It doesn’t become A/R if you collect it at the front desk


Remember it never gets to be a receivable if you collect it at the time of service. I wonder how many physician practices realize the real true "cost" it takes to collect these often small balances? In any event, quantify the percentage of office visits where a collection at the front desk takes place. Is it acceptable? If not, try the following:

Does the patient know your collection policy? Develop a financial policy to distribute to patients when they arrive; make it available on your website, too. Hang tasteful but clear signage in the front office. Don’t beat around the bush by printing signs that say, “Our Practice Expects You to Pay Your Copayment.” Instead, be direct with signs that read, “Your Insurance Company Requires You to Pay Your Copayment.” Send the message professionally, but make it clear that you expect to receive payment at the time of service.

Train front desk staff on how to ask. There is an art to collections, and a large part is knowing how to ask for money. Instruct your staff to stop asking patients, “Would you like to pay?” Replace that request with “How would you like to pay today?” As they ask for payment, staff must make eye contact with the patient (or guarantor) and use his/her name during the conversation. Writing out the receipt while asking the question is a great tactic because it sends the message to patients that your practice expects payment.

Accept all forms of payment. Allow patients to pay by cash, debit or credit card. Personal checks could be an option, but consider using a check verification service if you encounter bad checks – those with insufficient funds. Look at the commission rates on credit card services to make sure you get the best deal possible from card merchants. Don’t hesitate to steer your patients to a particular form of payment. For example, you might get a better rate when patients use debit cards for amounts under $20, but a more favorable rate when patients use credit cards for amounts over $20. Of course, you should not hesitate to accept any form of payment, but it doesn’t hurt to request a particular type of payment depending on which is more advantageous to you. Most patients won’t care one way or another because it is you, not they, who sees the commission going to the card processing company.

Look in to pre-authorized credit cards. Pre-authorized cards allow you to accept pre-payments via credit card without encountering the hassle and danger of storing the patient’s credit card information. These systems capture and store credit card information for you to use later when the claim has been adjudicated. These systems also allow you to set up payment plans securely and seamlessly.

Determine what to ask for. If you have a contract with an insurance company, review it to determine whether you can request the payment of the coinsurance and unmet deductible at the time of service – most likely you can. Despite the well-entrenched urban myth that circulates in the medical practice industry, most insurers do allow you to collect the patient’s coinsurance and unmet deductible at the time of service. Once you’ve identified any exceptions, ask for patient for these payments at the time of service. For coinsurance and unmet deductibles, you’ll need to know what services the patient is receiving (because allowances are based on CPT® codes). Thus, you’ll need to perform this collection activity as patients check out of your practice. Some insurers offer a web-based look-up tool to locate the correct rate. There also are software vendors specializing in contract management that can deliver this information to your staff. Alternatively, develop a spreadsheet that lists your top CPT® codes and the corresponding allowances for each code by each of your major payers. Train your check-out staff to look up the codes on this spreadsheet.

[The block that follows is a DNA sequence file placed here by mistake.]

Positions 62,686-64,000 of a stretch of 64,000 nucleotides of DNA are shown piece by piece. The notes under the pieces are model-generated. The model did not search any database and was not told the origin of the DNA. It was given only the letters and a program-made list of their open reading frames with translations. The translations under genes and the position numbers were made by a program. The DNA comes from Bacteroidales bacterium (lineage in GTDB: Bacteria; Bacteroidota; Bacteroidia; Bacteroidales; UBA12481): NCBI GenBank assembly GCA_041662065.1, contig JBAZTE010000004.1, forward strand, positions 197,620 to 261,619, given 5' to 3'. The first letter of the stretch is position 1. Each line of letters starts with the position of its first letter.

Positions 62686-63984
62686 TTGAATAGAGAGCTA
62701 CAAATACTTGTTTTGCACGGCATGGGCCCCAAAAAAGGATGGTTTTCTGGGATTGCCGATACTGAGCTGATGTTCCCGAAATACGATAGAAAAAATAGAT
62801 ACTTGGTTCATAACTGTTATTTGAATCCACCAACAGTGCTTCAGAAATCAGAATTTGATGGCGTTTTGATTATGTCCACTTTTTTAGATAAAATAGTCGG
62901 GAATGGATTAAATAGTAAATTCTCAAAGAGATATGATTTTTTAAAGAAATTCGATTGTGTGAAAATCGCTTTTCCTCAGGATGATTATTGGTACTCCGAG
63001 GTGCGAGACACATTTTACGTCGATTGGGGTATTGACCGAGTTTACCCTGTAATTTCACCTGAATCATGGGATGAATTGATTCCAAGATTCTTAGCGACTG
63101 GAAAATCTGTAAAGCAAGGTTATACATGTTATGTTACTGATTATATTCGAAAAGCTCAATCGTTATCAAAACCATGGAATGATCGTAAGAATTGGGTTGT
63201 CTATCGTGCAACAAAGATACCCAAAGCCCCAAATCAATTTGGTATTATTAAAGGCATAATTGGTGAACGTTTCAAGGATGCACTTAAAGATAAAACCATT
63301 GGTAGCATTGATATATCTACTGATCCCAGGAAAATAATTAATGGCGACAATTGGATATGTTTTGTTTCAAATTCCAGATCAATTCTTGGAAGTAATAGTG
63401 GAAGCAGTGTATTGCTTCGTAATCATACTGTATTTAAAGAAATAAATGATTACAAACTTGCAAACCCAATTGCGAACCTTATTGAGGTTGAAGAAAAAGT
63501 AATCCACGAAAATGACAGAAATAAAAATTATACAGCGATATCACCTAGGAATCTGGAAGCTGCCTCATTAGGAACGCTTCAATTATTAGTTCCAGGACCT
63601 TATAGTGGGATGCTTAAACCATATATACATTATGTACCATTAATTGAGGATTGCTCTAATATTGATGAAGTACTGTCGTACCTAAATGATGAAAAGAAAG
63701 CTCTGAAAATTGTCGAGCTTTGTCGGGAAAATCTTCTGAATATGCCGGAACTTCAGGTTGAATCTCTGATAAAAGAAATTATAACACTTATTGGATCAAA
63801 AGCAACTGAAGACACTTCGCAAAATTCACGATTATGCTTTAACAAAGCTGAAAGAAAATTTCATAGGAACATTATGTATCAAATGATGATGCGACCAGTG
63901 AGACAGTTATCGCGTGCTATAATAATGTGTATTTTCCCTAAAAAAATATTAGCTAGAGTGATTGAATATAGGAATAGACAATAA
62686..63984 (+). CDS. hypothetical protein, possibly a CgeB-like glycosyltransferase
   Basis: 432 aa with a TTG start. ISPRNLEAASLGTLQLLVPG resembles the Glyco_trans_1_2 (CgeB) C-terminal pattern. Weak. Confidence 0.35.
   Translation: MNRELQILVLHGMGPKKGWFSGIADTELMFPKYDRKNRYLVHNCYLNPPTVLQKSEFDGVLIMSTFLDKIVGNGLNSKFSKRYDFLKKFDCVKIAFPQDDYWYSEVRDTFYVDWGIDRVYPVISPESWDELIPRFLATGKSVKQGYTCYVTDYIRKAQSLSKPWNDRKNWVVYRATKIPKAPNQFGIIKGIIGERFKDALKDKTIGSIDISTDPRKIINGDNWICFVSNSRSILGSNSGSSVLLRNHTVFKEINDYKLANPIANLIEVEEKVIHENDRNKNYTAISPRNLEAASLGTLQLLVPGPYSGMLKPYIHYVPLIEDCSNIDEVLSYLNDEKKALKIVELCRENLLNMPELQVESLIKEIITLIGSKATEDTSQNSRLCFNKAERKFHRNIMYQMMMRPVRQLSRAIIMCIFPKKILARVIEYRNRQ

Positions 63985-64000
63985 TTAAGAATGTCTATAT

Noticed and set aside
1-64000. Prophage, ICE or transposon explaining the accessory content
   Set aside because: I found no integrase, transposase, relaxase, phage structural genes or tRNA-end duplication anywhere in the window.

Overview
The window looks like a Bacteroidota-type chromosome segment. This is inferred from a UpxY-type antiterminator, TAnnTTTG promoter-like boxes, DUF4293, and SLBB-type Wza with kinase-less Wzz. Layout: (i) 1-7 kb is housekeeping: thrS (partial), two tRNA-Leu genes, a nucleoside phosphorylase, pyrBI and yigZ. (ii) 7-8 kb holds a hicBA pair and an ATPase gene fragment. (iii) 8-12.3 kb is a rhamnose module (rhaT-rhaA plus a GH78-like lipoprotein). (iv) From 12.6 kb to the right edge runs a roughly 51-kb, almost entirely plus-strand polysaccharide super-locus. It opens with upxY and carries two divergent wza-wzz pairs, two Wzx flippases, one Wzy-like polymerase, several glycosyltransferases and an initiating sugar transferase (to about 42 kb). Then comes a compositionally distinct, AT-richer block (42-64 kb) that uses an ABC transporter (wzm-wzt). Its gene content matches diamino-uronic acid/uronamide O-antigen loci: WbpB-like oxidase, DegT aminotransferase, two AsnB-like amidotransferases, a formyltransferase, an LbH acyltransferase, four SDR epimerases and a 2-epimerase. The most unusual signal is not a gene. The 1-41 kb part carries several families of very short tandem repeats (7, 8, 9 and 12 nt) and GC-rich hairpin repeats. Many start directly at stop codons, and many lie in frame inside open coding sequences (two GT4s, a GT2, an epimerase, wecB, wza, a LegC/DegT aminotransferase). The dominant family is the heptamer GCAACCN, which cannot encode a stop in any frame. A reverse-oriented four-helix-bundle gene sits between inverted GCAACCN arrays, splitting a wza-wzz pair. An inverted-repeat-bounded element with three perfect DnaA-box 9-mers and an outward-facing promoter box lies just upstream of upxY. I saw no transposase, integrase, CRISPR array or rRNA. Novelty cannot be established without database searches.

Collect a deposit from the uninsured. For patients who do not carry insurance, request a minimum deposit. Set the “deposit” as your full charge, a reduced flat rate, or an average of the copayment that would be expected of your commercially insured patients. You may choose to collect different deposit amounts from new patients versus established patients (typically, deposits required of new patients are higher because there is no relationship or history with your practice), but be consistent within the categories. For patients who can’t afford to pay, offer a financial hardship policy that grants discounts based on the level of hardship. The key to making this work is to take a consistent approach to charging deposits – and have a written hardship policy that you follow consistently.

Collect that A/R balance too. Time-of-service collections include the amount owed for that particular visit – and that which is outstanding from a prior encounter. Don’t hold yourself to collecting past-due balances – ask for all balances, regardless of age. Print a statement for all patients at check out that reflects any payments they have made as well as the balance due. Giving these statements to patients at check-out is not only free (other than the cost of the paper), but it reinforces to them your expectations of getting paid. It also eliminates the excuse patients so often give to your business office: “I never received a statement.”

Have questions? I’m here to help.